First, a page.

There always seems to be a spot in the yard where nothing will grow. It can be too dry, too shady, too wet, or otherwise unfavorable to plants. Unless the area is contaminated, something should be able to grow there. This article will look at ten plants that tolerate adverse conditions. Depending on the conditions of the area, some of them will grow in a specific area while others won’t.
#1: Autumn Joy sedum: The toughest of the upright sedums, Autumn Joy Sedum arises from the ground in spring and forms a dense well-rounded crown of succulent green foliage. The flower heads appear in August. Bloom time begins in September to early October. Flowers start out a light pink, then after a few weeks fade into a bronze-salmon color. Color usually slowly fades for another month or more before the frost zaps the color. Flower heads provide ornamental interest through the winter if plant is not cut back. Autumn Joy sedum can tolerate severe drought and minimal care. It needs full sun but can live in part shade. Another Sedum, “Matrona,” grows a lot like “Autumn Joy,” but has red tinged leaves. Flowers bloom in September to October and are a very light pink.
#2: Daylilies: There are many varieties of daylily, with colors ranging from white to purple. Bloom time varies, starting in late May and stretching till July. Mixing early blooming varieties with later blooming varieties creates a lasting bloom effect. Reblooming varieties such as “Stella D’Oro” and “Happy Returns” produce a light bloom until frost.
#3: German Iris: Tolerant of poor soil and drought, German Iris will grow real well provided it is kept free of weeds and given water when dry the first year. Bloom time is around Memorial Day. Although bloom only lasts two to three weeks, the eye-catching color splash is impressive and well worth it.
#4: Hosta: Hosta grows in partial to full shade. Cultivars incorporate blue, green, gold, and white leaf coloration in variety of patterns. Hosta bloom purple flower spikes in summer, and their leaves give three seasons of color. More people have a problem getting rid of hostas than keeping them alive.
#5: Sedum Kamtschaticum: Creeping sedum. This plant forms a small mat of green foliage. In June, it puts out prolific yellow flowers. This is a perfect plant for rock gardens and walls. It grows best in full sun, and will do well as long as the area is weeded.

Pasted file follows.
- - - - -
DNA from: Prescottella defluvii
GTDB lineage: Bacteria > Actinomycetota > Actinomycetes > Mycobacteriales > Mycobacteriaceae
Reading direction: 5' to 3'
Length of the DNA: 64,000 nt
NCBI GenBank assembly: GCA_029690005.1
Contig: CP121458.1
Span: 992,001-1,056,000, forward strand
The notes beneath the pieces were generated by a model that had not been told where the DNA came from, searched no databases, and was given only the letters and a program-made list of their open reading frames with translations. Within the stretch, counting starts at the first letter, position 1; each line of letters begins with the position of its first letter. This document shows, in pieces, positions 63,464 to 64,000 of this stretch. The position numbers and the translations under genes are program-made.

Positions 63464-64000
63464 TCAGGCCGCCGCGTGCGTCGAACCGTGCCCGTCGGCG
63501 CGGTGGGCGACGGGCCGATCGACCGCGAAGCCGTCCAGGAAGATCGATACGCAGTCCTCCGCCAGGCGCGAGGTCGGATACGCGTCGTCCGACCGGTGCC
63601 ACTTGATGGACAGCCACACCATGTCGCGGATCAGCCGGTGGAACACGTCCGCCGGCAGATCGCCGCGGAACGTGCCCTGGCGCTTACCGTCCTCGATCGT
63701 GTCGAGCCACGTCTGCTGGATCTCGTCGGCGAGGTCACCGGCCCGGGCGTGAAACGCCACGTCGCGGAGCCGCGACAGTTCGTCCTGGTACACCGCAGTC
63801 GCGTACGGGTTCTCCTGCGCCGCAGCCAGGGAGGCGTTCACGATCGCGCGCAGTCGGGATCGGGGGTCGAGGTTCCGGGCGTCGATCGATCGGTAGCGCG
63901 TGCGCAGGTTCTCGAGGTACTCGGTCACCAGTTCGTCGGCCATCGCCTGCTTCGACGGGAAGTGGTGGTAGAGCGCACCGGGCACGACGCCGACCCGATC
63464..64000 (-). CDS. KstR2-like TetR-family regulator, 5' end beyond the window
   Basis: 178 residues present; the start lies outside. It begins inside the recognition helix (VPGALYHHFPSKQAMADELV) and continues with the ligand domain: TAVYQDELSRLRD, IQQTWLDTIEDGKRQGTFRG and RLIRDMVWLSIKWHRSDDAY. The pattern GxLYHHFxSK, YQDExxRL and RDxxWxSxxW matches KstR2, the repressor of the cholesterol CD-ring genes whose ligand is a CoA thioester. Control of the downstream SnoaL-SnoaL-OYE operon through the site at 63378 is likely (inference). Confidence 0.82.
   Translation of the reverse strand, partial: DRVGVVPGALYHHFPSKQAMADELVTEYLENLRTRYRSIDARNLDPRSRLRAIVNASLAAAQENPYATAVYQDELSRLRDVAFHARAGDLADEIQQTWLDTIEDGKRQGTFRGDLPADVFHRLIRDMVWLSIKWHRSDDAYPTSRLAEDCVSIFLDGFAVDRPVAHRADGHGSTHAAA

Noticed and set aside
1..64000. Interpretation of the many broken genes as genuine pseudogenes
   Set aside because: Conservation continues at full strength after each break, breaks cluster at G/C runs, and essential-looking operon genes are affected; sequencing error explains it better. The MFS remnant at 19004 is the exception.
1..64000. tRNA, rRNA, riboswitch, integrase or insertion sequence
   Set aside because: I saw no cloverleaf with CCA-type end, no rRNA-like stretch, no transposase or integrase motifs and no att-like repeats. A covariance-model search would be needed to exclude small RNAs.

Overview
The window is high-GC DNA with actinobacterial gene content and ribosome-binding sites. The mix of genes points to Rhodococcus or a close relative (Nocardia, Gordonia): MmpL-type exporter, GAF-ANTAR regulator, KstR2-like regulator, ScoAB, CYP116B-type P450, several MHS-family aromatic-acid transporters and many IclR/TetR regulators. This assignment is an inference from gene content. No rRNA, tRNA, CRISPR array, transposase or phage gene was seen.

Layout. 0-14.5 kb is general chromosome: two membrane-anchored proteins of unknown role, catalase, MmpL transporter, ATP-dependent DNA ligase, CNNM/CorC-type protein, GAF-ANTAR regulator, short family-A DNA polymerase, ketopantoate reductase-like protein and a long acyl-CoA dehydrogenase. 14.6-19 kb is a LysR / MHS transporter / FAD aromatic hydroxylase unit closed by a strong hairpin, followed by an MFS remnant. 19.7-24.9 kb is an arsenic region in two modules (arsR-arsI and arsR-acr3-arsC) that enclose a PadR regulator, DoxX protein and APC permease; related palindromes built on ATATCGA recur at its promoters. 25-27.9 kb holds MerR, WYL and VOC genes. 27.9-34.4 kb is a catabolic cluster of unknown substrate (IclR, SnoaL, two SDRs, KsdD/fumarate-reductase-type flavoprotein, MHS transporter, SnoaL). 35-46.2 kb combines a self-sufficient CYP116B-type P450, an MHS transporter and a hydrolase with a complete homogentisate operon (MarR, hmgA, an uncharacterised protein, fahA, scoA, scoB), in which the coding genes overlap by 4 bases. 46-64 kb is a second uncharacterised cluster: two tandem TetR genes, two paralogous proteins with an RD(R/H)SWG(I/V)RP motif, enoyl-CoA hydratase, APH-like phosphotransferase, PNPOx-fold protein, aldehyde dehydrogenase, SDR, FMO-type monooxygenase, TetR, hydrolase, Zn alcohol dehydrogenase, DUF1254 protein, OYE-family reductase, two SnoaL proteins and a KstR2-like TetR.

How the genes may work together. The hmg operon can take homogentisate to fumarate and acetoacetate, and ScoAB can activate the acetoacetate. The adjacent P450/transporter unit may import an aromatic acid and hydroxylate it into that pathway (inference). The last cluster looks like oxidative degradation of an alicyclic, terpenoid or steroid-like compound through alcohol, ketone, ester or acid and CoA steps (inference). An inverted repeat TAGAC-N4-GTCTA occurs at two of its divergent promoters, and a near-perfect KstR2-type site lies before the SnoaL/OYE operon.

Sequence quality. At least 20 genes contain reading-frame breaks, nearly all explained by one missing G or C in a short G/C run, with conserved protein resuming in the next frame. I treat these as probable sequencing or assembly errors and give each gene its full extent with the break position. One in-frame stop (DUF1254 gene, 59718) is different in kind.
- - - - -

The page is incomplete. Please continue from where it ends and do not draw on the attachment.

#6: Peony: Once established, peonies form low-maintenance clumps that endure for many years. Peonies come in white, pink, peach, red, and magenta. They grow to three feet high and with time form a good clump, needing division only every eight years. Bloom time is in June, and the bloom lasts a month. The plants may need staking to support the flowers.
#7: Dianthus “Bath’s Pink:” This proven cultivar of Dianthus forms a low mat of narrow blue-green leaves that provide year-round color to the garden. Bath’s pink dianthus performs well in the front of the border and along walls or terraces, putting forth fragrant pink flowers in June that contrast nicely against the leaves.
#8: Blue Water Flag: Blue flag iris grows in saturated swampy areas where not much else will grow. Blue Water flag is native and is not invasive, and is a good alternative to the invasive yellow flag iris. Blue Flag can even grow in areas that are flooded at times during the year. Bloom time is around Memorial Day.
#9: Vincas: Vinca Minor, also known as Periwinkle or Myrtle, forms an evergreen groundcover in part to full shade. Vinca minor is good for banks, forest floors, and anywhere else a ground cover is desired. Although not perennial, annual vinca vines are hardy and tough and grow in all conditions except swampy or desert. Annual upright vinca likes full sun to part sun, and can tolerate drying out, but keep watered for best growth. It forms blooming mounds similar to impatiens.
#10: Pachysandra: Like Vinca minor, pachysandra is a reliable groundcover that can be grown in shady areas where lawns will not grow. It flourishes in part sun to full shade. Place plugs every six inches apart and allow them to fill in over time.Keep weeds down and pachysandra will form a reliable evergreen ground cover.
These plants are proven performers and are tougher than most other cultivars of their varieties, and are naturally able to withstand or even like less than ideal conditions.